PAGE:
Tooktoo said she was at times discouraged when the terrain got tough. At one point she began crying in the mountains of British Columbia.

“There was a point where I was going uphill in British Columbia and I was going like five kilometres per hour and looking at the beautiful view, I started crying from being thankful,” she said.

And the tears came back when she arrived home, because she saw her three-year-old daughter.

“My daughter’s been missing me a lot and I’ve been missing her too,” Tooktoo said. “Since we’ve been reunited, she’s been stuck to my side for the last few days.”

Pierre Saint-Arnaud, The Canadian Press

Thunder Bay tops Canadian cities for highest murder rate

A report released this week shows that Thunder Bay has the highest per capita murder rate in the country.

The numbers from the report, conducted by the Canadian Centre for Justice Statistics released by StatsCan, break down how police-reported crime has spiked or declined in cities, provinces and territories across the country in 2018.

Thunder Bay, Ont. appears several times in the report, underlining a high number of crimes reported there.

The northwestern Ontario city has been under the microscope in the last year, after a podcast called Thunder Bay garnered attention. The program, which is being adapted to TV, investigated why the region has such a high number of the deaths and disappearances of Indigenous youth, and how corruption and colonialism has put this demographic at risk.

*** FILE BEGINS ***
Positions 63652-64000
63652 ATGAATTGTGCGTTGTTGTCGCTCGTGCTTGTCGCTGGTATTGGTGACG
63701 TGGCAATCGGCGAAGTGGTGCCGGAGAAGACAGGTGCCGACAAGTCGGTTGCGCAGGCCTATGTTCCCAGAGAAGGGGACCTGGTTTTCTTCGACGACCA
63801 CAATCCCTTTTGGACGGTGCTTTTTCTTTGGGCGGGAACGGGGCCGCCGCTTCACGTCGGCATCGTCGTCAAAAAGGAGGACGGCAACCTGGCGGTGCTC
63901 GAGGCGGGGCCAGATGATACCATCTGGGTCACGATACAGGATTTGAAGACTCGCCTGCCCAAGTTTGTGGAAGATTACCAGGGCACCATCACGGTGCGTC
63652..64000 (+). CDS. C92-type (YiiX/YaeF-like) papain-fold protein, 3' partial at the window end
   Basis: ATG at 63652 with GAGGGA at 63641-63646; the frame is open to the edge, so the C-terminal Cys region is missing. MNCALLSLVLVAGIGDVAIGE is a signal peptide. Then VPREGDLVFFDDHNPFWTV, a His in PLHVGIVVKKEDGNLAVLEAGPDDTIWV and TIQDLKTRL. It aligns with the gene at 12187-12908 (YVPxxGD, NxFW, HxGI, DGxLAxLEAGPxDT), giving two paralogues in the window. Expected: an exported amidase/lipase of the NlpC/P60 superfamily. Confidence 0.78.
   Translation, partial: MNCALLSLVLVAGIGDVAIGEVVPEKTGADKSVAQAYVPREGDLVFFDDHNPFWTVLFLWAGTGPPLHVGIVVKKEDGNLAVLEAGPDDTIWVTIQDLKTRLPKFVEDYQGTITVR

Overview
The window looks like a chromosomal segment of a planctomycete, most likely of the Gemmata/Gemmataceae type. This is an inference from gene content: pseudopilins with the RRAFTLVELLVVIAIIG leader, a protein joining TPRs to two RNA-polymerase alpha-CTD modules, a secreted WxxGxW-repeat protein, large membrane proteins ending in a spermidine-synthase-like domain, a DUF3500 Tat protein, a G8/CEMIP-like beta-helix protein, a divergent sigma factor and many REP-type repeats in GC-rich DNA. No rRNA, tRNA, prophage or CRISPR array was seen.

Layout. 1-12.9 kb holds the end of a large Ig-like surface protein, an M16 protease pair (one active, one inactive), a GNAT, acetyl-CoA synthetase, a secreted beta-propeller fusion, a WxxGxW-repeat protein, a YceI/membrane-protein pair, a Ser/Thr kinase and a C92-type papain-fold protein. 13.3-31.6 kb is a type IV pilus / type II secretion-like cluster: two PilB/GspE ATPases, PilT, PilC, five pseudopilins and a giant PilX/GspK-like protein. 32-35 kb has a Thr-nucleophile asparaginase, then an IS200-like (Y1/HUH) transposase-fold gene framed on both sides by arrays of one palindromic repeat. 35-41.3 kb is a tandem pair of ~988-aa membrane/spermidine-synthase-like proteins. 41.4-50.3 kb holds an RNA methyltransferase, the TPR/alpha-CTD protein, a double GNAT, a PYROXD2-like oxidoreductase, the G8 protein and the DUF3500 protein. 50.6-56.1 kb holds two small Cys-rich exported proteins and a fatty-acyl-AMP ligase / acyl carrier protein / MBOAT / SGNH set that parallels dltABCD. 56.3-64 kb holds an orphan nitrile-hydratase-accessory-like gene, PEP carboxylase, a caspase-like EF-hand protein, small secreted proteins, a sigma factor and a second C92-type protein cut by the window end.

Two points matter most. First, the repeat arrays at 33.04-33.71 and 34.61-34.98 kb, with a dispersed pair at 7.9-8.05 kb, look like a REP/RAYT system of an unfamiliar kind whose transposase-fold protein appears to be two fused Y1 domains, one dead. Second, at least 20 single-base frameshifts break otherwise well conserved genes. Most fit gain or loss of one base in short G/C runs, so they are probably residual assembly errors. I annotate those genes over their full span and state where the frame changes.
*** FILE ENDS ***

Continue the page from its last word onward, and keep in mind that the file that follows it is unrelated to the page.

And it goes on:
Thunder Bay’s homicide rate

In total, there were eight homicides in Thunder Bay, making it the Canadian city with highest homicide rate amongst census metropolitan areas (CMA) – municipalities with 100,000 or more.

That amounts to 6.38 homicides per 100,000 population. Other cities to top the list includes Brantford (with five homicides), Regina (with eight homicides) and Abbotsford-Mission (with six homicides).

In 2018, Barrie and Lethbridge were the only CMAs that had no reports of homicides.

Overall the report found that national homicide rates were down by four per cent, but varied between provinces and territories.

https://ca.news.yahoo.com/thunder-bay-is-the-homicide-capital-of-canada-142240843.html